Easy to execute, difficult to master
by Sue Smith, Redmond, OR, USA
When realists think of conceptual painting as being lightweight or too easy I believe they are missing the complexity that is found in any successful work of art. Where the challenge of mastering subject-specific material can be satisfying, mastering the communicative depth of non-subject specific material is equally worthy. I paint both realistic landscapes and experimental, non-representational abstracts, and I use the same skills in developing both forms of art. In fact, each mode of thinking and seeing strengthens the other and at the end of the day, the degree of difficulty is the same.
The grazing of the goats
by Charles Peck, Punta Gorda, Florida, USA
For 20 or more years I painted in the so-called abstract expressionist mode (really an oxymoron) while my income came from commissioned realism. I guess the reason I changed is that questions of composition, color, and value had been answered as best I could in reference to the ideas I was working to express and still maintain a purity of purpose. The fire went out I suppose.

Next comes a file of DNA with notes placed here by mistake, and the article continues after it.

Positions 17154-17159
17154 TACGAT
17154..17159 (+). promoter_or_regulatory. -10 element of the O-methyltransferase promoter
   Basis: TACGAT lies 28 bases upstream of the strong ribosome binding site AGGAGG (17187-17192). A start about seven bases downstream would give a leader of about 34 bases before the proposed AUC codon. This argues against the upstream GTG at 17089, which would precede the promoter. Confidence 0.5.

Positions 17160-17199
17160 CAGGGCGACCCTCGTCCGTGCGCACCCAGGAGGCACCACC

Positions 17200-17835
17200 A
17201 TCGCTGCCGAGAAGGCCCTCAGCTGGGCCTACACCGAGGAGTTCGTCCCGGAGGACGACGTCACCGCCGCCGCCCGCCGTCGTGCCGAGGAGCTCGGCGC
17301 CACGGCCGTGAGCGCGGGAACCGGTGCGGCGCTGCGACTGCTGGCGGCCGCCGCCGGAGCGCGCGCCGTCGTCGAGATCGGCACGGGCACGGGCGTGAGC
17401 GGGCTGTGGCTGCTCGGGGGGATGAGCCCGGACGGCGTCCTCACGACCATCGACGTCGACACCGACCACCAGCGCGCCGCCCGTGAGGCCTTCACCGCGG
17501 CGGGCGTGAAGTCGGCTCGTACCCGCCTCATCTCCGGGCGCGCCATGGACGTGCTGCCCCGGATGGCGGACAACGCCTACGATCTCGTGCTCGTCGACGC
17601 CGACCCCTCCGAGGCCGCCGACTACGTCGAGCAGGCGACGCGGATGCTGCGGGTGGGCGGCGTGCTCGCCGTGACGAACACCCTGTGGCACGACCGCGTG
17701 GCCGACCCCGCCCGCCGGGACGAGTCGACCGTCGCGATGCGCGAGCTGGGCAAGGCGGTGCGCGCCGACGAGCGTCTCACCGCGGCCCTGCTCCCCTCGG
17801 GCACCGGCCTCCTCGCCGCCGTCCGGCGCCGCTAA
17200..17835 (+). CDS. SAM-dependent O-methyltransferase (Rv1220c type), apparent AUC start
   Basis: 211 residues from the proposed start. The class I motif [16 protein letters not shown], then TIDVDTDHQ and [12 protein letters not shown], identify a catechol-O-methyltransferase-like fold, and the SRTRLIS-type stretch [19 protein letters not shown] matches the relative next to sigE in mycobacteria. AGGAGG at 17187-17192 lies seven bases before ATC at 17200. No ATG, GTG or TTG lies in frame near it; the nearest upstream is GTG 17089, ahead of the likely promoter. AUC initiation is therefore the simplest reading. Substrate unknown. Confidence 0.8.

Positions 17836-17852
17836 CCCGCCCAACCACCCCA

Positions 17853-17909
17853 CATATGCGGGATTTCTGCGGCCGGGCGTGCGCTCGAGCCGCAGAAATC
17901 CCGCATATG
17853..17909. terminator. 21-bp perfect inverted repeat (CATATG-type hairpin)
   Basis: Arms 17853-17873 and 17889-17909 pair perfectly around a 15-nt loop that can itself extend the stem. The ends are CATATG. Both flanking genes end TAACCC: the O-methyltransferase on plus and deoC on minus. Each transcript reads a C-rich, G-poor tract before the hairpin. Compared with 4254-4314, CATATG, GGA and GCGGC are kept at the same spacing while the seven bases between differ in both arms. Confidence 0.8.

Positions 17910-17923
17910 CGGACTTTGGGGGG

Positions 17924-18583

One of the beauties of art is the no compromise posture — in the end it is all in the artists mind. Both realists and non-objective painters have been known to fake it. I know way too many facile realist painters who are performing a safe form of robbing banks — selling what in their mind is junk (I know as a result of our conversations) because they just don’t have the courage to live life on honest terms. For me, realism creates a struggle to not be satisfied with just getting a passing resemblance to some object and really “get” the feeling I respond to while looking at it. In the end it seems to me all that is required is that the artist struggle with the work at hand to make it the best they can possibly do. Doesn’t matter what “ism” it falls under. The outside world just doesn’t count when it comes to what one does when making art. Sure, one has to feed their charges — secure cash for sustenance, but that has nothing to do with art. That’s just another animal making its living. Not unlike a goat grazing
Searching for sanctuary
by Robert Erskine, Harrow, Middlesex, UK
I must agree with your recent analysis about working in small places. It so happens I live where Byron first wrote his poetry, at England’s famous Harrow School in London. I have a very modest sculptor’s studio, 120 sq ft, in the centre of Harrow Town. I know precisely what you mean about one’s self-appointed sanctuary. Most sculptors work in little corners, and do not work out of huge studios 24 hours a day. As children we work in small spaces feeling secure and safe. Perhaps the reason has something to do with returning to the womb!
There is 1 comment for Searching for sanctuary by Robert Erskine
Enjoy the past comments below for Difficult passages…
Catboat 5 – Wing n Wing 2
acrylic on canvas